Jonathan van der Borgh, Bulls Farm, October 2020
We have a wonderful opportunity to create a parish community allotment on part of the site of the old Architectural Plants Nursery at Cooks Farm. The area for the allotment, which is in the north-west corner of the Nursery site next to the car park, includes a couple of glasshouses and about a quarter of an acre of outdoor allotment ground for starters.
We could start with the smaller of the two glasshouses and grow salad crops and some fruits and flowers and seedlings for planting out. The taller, central atrium is where the field kitchen will be set up.
The outdoor allotment ground was used as a standing out area for nursery container plants, so it has become compacted and very hard. Probably the best way to get this into the right condition for creating allotment beds will be to plough or disc it with a small tractor to break up the pan, and plant a crop of potatoes.
After planting the potatoes, a thick top-dressing of well-rotted farmyard manure and/or compost can be applied which will be incorporated into the topsoil during the growing season. After the potatoes are harvested we can design the layout of the raised beds and make a crop plan for the future. The outside allotment area will have to be fenced against deer and rabbits, and this can be done before or after the potatoes are planted.
We can form permanent, slightly raised beds in the allotment, narrow enough to be able to reach the centre of each bed from permanent paths in between the beds. We should try to adopt a no-dig method of cultivation (see the link to Charles Dowding’s website), using compost and mulch to convert the clay soil into friable seedbeds, where earthworms can thrive. No artificial fertiliser, insecticides or weedkillers for us. Organic is the best way.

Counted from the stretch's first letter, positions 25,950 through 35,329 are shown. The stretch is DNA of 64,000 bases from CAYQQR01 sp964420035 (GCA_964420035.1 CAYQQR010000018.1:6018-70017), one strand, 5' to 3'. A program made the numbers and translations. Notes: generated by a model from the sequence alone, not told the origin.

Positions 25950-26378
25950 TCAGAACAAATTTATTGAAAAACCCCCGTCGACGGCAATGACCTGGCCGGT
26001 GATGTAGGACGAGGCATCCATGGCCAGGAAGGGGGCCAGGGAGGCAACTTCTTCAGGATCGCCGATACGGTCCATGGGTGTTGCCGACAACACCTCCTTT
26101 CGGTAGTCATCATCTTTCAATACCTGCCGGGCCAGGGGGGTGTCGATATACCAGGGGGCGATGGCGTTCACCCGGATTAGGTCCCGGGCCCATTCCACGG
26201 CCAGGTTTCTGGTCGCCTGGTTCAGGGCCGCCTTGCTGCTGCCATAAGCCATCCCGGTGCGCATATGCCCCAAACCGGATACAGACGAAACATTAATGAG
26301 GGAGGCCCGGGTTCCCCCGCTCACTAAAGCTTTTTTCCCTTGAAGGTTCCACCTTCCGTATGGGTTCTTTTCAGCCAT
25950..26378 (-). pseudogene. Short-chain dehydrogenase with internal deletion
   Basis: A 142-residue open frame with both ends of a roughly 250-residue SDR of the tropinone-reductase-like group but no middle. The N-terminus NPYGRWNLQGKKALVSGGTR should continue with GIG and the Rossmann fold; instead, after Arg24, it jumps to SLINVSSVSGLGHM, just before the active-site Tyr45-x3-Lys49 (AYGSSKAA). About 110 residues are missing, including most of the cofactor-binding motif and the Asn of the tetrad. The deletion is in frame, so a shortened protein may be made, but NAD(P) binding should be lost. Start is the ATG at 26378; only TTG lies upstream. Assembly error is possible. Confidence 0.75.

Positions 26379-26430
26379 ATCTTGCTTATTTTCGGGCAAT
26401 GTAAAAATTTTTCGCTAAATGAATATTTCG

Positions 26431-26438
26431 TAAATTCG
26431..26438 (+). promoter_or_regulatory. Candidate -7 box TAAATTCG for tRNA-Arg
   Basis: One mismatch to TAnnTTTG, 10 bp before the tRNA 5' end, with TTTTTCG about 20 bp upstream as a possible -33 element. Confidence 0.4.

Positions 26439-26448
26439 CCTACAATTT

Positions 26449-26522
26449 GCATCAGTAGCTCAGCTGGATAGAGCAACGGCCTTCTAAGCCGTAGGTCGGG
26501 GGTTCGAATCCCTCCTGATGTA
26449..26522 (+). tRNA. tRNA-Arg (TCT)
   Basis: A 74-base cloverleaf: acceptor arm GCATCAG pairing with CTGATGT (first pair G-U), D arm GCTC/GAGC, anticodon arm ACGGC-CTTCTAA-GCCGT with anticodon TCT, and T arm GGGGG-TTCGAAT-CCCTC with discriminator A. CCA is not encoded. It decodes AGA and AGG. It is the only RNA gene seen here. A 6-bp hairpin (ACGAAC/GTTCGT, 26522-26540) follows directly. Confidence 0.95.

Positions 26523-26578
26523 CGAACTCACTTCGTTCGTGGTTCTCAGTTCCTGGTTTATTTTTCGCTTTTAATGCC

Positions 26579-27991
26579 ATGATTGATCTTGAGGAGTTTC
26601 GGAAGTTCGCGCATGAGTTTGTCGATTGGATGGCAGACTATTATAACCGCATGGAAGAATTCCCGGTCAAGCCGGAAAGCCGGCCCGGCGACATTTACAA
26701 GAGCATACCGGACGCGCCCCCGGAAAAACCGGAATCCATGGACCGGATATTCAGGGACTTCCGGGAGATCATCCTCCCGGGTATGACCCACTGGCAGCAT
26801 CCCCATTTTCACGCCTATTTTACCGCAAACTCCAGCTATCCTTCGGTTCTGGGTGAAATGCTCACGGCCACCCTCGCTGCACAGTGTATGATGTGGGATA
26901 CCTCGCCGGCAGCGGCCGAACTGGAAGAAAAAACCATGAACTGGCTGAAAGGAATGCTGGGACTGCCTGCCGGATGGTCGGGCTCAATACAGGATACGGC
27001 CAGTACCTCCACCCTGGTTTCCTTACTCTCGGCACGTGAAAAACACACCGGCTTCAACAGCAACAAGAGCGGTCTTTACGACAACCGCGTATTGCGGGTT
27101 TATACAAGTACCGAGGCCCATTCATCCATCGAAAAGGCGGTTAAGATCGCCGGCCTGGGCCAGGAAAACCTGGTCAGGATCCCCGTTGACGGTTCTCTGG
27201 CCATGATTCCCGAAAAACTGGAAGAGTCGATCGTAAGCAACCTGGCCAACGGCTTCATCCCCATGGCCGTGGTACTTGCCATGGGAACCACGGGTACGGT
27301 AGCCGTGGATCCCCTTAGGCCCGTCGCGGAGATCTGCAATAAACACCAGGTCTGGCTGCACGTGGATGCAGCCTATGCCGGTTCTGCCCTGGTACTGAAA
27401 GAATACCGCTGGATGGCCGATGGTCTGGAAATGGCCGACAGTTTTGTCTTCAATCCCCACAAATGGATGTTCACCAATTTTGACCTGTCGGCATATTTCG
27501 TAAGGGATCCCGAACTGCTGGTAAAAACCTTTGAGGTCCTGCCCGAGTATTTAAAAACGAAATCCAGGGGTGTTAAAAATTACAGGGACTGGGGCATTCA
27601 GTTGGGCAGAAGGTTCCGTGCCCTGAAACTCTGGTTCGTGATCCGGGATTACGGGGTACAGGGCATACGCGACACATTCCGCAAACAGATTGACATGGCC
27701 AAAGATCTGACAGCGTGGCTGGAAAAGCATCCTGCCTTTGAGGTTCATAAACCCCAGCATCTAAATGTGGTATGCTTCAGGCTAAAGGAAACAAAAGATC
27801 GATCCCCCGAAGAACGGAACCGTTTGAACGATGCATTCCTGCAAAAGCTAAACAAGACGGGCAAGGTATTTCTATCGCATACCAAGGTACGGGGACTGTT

We’ll try to make as much compost as possible from recyclable green material, plus farmyard manure and/or mushroom compost. We could build a compost mixer from an old drum mounted on a frame, with a winding handle, to produce a fine product suitable for growing seeds as well as for the allotment beds. Soil and growing medium are important parts of the project.
Water is another vital ingredient. It’s great to have a mains supply but we should also collect and conserve as much rainwater as possible by filling water butts, old tanks, and drums. Watering vegetable plants is a dark art and there are guidelines for using it sparingly and correctly. We could also consider using trickle and/or pulse irrigation, especially in the glasshouse, using power from a motor car battery recharged by a photo-voltaic cell.
We can decide on a crop plan to ensure that we grow as wide a variety of vegetables as is sensible and not too many of any particular one. Organic seeds are available from Garden Organic (see link) which has a comprehensive catalogue. After a while we could save open-pollinated seed and share and swap seeds with local gardeners. Recommended sowing and planting dates are available from Garden Organic. Following Monty Don on Gardener’s World (see link) is always useful. It’s important to have as few rules and preconceptions as possible and to watch and learn and experiment together.
We’ll share out the produce when it’s ready and make it up into veg boxes. Any surplus can be delivered to local restaurants or to the foodbank or made into soup to be frozen and consumed in the winter – no waste! This part of the project will develop over time and will demonstrate the community spirit of the enterprise.
The headteacher and staff of St Andrew’s School want to be involved and the children will take part through an after-school gardening club, with guidance from teachers, parents, and grandparents. It will be good to have as much family involvement as possible.
We now need to form a team of committed people to organise and run the community allotment and to gauge how much support there is for the scheme in the parish.
We’ll put a notice in Link magazine and a link (sorry!) on its website to this one, asking for people to email us at: email@example.com to let us know if they want to get involved.